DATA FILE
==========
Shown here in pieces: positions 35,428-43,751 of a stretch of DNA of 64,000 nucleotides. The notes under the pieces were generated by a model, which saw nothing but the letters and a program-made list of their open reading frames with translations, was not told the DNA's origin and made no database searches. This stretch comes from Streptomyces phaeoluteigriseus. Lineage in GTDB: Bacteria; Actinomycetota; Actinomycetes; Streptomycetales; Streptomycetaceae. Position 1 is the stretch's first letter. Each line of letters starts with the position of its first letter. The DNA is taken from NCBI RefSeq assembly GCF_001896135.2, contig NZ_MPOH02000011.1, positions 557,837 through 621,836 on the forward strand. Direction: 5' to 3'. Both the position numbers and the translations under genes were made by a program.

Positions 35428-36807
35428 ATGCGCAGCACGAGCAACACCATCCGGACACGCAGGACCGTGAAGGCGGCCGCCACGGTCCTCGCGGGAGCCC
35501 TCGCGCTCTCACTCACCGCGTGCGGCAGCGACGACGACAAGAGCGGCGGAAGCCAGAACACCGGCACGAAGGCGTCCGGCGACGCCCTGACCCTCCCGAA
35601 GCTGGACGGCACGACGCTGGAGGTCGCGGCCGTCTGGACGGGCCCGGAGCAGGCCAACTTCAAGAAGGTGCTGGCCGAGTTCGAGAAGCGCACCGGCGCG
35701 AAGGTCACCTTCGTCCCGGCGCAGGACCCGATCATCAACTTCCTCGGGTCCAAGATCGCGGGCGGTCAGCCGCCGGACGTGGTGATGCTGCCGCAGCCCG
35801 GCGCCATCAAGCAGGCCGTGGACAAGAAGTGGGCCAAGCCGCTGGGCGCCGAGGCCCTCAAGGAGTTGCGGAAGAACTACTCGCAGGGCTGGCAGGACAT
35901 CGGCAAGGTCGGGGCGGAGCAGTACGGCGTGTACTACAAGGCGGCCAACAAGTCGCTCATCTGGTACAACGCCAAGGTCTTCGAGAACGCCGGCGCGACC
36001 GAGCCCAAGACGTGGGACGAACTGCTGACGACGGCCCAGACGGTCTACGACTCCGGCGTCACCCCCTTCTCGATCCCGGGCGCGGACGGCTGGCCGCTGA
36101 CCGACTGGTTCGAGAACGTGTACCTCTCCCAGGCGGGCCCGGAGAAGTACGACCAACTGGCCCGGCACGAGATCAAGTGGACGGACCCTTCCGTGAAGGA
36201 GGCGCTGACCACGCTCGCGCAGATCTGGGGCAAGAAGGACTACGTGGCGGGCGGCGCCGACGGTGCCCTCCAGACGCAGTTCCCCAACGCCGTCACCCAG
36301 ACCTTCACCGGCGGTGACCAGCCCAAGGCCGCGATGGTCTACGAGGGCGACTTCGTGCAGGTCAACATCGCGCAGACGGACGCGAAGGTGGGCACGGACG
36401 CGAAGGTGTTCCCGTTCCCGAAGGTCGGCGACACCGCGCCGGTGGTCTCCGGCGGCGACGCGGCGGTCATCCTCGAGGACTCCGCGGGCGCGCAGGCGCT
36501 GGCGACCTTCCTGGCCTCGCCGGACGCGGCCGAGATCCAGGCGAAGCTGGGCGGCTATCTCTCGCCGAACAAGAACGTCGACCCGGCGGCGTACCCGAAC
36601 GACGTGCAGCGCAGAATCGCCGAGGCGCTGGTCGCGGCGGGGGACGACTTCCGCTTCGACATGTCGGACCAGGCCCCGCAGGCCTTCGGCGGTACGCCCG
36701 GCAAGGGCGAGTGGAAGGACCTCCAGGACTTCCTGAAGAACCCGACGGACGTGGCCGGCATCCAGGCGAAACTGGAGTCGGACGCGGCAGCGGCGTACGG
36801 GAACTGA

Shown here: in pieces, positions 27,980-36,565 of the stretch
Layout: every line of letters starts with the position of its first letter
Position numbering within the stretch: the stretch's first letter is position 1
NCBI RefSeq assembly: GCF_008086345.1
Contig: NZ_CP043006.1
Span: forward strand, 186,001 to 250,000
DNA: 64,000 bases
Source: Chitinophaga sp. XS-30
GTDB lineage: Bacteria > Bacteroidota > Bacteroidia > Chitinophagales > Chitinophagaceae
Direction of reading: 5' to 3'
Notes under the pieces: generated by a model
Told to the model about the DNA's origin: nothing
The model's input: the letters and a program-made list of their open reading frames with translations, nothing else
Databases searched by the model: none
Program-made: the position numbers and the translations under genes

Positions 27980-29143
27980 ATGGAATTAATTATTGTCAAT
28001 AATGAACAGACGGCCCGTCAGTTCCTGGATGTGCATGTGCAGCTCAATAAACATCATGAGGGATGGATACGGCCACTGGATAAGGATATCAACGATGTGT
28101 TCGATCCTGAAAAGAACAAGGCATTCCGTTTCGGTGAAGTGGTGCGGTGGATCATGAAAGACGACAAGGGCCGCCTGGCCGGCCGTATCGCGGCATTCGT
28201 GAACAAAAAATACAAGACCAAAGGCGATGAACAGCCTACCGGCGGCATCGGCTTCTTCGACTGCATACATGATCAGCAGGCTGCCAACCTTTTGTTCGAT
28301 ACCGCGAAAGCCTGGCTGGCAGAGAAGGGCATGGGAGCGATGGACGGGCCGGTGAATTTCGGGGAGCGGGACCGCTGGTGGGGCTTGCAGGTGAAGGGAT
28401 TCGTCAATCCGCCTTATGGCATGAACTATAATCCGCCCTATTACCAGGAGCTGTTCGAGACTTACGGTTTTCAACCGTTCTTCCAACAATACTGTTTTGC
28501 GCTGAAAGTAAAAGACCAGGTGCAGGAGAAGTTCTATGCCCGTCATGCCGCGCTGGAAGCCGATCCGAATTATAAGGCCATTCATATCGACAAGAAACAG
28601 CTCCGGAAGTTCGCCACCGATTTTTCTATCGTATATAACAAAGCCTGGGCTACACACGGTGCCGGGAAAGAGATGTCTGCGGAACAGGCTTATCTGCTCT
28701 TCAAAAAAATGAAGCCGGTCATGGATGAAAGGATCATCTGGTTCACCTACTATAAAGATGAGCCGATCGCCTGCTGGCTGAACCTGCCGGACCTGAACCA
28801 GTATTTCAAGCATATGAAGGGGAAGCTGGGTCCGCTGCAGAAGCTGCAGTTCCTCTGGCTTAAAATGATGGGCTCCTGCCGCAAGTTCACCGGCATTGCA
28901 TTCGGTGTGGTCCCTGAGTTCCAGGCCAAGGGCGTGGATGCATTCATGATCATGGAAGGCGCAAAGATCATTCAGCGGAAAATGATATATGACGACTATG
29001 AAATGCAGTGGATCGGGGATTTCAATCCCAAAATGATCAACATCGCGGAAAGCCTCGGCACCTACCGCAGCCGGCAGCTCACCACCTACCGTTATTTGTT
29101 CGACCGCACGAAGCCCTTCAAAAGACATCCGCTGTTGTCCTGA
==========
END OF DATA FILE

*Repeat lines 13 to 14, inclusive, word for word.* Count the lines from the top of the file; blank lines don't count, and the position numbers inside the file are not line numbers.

36401 CGAAGGTGTTCCCGTTCCCGAAGGTCGGCGACACCGCGCCGGTGGTCTCCGGCGGCGACGCGGCGGTCATCCTCGAGGACTCCGCGGGCGCGCAGGCGCT
36501 GGCGACCTTCCTGGCCTCGCCGGACGCGGCCGAGATCCAGGCGAAGCTGGGCGGCTATCTCTCGCCGAACAAGAACGTCGACCCGGCGGCGTACCCGAAC